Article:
How a ‘heart in a box’ device is making history
If you’re a heart transplant recipient, it may surprise you to learn your donated heart came from hundreds of miles away. With the help of the TransMedics Organ Care System (OCS) Heart System, some heart donations are traveling farther distances. The device is used to resuscitate a stopped heart and keep it beating while in transit.
Dr. William Fischer, cardiothoracic surgeon at Aurora St. Luke’s Medical Center, used the device in early February. He and his organ procurement team traveled by plane to receive the heart. The team watched closely as the TransMedics crew flushed the heart with a preservative solution before carefully placing it into the rectangular box-shaped device. The crew then connected the heart’s aorta and pulmonary artery to the device and warm, oxygenated blood began pumping until the heart was resuscitated.
Once the heart was beating independently, it was time for Dr. Fischer and his team to travel back to Milwaukee where they disconnected the heart from the device, removed it from the box and prepped it for the recipient. Dr. Fischer says the heart was on the machine for about 2.5 hours before the transplant surgery took place.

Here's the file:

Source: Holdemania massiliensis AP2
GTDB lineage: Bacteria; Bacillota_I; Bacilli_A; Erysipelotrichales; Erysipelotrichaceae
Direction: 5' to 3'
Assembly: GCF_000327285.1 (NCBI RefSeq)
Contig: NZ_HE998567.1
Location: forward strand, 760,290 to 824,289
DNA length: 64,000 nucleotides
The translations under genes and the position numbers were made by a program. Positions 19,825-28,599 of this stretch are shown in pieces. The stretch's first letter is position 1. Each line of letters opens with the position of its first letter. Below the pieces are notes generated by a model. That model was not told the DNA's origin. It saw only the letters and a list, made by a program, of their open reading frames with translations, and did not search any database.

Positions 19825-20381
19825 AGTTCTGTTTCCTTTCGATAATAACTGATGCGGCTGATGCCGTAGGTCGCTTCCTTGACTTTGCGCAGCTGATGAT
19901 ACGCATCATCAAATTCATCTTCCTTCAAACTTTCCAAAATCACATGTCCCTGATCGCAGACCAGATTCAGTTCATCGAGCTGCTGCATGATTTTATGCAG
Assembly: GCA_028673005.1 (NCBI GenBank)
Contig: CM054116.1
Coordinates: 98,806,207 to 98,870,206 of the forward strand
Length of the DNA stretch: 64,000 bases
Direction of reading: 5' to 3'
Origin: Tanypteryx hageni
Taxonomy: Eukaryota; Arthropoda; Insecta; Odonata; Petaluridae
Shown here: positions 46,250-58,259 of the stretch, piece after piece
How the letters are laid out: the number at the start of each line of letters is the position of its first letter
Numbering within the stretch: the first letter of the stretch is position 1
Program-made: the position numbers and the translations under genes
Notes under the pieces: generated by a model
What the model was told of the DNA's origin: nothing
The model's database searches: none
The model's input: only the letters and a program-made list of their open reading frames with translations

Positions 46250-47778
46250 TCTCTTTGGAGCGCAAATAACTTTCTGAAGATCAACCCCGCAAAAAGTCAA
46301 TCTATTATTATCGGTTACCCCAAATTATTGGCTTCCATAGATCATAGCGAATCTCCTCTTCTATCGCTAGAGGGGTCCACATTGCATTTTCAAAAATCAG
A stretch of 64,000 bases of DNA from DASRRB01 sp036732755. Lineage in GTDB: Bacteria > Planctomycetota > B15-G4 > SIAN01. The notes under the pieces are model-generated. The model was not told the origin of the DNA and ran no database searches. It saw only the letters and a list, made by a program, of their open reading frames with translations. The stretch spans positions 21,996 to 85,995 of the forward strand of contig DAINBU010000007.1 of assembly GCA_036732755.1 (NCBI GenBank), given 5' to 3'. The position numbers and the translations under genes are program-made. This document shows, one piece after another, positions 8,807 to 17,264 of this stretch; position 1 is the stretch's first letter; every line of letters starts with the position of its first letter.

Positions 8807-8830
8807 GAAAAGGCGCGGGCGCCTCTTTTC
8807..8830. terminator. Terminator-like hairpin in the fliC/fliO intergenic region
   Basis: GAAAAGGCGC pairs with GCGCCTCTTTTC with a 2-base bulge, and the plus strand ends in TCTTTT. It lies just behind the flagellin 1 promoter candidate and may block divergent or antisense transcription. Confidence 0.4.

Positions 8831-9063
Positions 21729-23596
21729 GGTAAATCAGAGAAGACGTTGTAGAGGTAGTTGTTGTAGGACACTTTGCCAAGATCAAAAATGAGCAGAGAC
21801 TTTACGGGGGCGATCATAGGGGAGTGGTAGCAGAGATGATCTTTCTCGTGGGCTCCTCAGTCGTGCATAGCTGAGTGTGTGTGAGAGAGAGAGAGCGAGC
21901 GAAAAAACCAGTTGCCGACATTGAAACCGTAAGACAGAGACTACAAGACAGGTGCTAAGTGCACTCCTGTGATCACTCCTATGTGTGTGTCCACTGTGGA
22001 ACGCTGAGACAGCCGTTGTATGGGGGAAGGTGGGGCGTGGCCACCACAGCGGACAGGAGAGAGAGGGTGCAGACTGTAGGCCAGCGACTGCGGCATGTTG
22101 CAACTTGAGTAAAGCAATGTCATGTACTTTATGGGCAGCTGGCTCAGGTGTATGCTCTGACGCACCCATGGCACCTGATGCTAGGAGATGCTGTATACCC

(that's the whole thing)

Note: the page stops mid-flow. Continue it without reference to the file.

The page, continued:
“The TransMedics OCS Heart System is an added tool in our toolbox that will allow for more transplant opportunities,” says Dr. Fischer. “Donor hearts preserved by the cold storage method last about 4 hours before transplant. This device extends that time to about 8 hours.”
According to Dr. Fischer, there’s now an expanded donor pool for future patients needing a heart transplant because of the prolonged heart preservation time when using the device. He says he’s looking forward to seeing how this changes heart transplant surgery.
This was the first time in Aurora Health Care history the so-called ‘heart in a box’ device was used during a transplant.
“Historically, our transplant program has been on the cutting edge, beginning with the first heart transplant in the Midwest. Now, this technology is another step forward in our program’s dynasty to best help our patients receive care,” says Dr. Fischer.
About the Author
Danielle Mandella, health enews contributor, is a public affairs coordinator in Greater Milwaukee, Wis.